- Video Commercial: http://youtu.be/Y_O-djDJjIg
-The claim of weight loss: http://www.xenadrine.com/
This claim states that it's shown that 7 times more weight is lost when taking this diet pill compared to people just dieting alone. This is an extraordinary claim, and there isn't extraordinary evidence to prove this. It even says at the bottom that the Food and Drug Administration have not evaluated the statements. Also, they have success stories, but are they able to replicate these successes over and over again... most likely not. Does correlation mean causation? Different successes could have been due to the amount of exercise they did when taking the supplement, or the amount they ate. They have a celebrity as a success story. That just tricks people into buying the product, because a lot of people will think they will get muscles like that if they take the product, which in reality, muscle comes from working out.
People could believe it due to naïve realism. They see these skinny, muscular, fit people (sometimes famous) talking about how this supplement helped them get their dream body. This leads people to believing that it's all because of this pill. It causes them to draw incorrect conclusions. Also, people could believe it because of belief perseverance. Even though there are so many different types of evidence saying how diet pills really aren't very effective, people still buy them and choose to believe the commercials/media instead. The extraordinary principle is definitely the most useful for these claims.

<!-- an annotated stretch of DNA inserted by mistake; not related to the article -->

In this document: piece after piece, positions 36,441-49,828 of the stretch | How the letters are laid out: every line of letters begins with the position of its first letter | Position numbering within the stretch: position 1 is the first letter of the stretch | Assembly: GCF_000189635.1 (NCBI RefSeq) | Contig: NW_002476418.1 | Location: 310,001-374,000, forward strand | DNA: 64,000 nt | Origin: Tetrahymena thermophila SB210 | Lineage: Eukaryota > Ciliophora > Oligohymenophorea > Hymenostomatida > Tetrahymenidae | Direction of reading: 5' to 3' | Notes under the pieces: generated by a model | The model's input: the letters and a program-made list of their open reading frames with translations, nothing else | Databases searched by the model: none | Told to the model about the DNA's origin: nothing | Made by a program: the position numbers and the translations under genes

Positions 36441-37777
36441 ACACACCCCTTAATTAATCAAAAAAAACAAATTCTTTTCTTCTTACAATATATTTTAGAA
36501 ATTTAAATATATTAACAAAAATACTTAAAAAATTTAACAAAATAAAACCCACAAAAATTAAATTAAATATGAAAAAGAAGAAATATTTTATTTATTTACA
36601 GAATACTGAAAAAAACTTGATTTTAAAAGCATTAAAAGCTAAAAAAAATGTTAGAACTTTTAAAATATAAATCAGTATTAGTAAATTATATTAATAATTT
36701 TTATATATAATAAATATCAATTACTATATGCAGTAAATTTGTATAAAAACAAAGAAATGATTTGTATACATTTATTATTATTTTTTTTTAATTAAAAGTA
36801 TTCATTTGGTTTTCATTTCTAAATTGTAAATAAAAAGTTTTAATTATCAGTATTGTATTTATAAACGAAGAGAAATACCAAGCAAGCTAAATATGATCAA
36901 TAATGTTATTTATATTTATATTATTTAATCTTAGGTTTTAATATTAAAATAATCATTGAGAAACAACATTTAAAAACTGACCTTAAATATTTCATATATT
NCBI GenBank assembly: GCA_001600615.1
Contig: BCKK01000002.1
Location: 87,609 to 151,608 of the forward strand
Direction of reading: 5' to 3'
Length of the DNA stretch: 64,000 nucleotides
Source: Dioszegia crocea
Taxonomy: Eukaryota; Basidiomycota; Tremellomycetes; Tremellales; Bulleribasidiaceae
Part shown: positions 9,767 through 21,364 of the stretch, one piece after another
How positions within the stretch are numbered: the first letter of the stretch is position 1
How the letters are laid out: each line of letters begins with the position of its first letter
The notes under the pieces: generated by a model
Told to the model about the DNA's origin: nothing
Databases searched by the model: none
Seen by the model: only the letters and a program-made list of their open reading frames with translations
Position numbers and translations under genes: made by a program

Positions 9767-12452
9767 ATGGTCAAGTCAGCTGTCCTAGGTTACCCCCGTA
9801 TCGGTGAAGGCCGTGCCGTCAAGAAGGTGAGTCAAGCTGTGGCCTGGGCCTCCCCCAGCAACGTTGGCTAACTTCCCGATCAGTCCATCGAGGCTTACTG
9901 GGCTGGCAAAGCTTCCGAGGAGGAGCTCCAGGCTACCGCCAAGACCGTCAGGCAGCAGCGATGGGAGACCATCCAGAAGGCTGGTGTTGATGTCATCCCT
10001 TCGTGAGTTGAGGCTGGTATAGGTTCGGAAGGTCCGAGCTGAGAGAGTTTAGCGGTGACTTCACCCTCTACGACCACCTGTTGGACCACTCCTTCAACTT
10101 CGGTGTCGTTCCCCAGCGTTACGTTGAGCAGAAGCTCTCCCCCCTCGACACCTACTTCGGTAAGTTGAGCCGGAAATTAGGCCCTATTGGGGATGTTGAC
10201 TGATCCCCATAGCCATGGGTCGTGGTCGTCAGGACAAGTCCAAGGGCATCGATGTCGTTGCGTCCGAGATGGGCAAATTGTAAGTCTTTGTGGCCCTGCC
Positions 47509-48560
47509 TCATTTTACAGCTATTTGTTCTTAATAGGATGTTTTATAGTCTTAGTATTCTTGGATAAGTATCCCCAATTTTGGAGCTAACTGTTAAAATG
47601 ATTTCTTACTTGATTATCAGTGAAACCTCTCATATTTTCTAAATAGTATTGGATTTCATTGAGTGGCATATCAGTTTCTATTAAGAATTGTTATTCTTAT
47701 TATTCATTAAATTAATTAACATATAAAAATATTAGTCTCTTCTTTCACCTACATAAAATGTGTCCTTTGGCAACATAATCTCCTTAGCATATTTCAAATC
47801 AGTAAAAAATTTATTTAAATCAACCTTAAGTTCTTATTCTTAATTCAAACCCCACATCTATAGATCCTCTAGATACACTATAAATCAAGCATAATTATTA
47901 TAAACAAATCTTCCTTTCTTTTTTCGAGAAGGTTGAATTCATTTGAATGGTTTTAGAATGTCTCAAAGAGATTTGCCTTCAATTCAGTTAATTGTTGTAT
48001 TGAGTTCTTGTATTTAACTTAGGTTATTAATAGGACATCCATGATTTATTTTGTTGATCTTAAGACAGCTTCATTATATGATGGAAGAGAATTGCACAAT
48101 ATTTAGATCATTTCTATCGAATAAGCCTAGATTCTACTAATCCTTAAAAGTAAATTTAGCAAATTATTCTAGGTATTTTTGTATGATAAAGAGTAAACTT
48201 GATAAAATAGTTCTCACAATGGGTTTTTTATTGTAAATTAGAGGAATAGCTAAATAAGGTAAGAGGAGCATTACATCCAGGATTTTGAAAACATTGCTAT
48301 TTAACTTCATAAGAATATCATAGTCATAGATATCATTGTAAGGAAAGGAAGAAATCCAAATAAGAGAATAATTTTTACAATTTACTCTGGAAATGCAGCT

Weight loss products do work sometimes for different reasons. They are more for obese individuals to help them. They work with a good amount of exercise and a proper reduced calorie diet. People are just so set on a dream body because of the impact of the media that they think the supplements are right for them.
- False weight loss claims: http://www.ftc.gov/opa/2003/12/weightlossrpt.shtm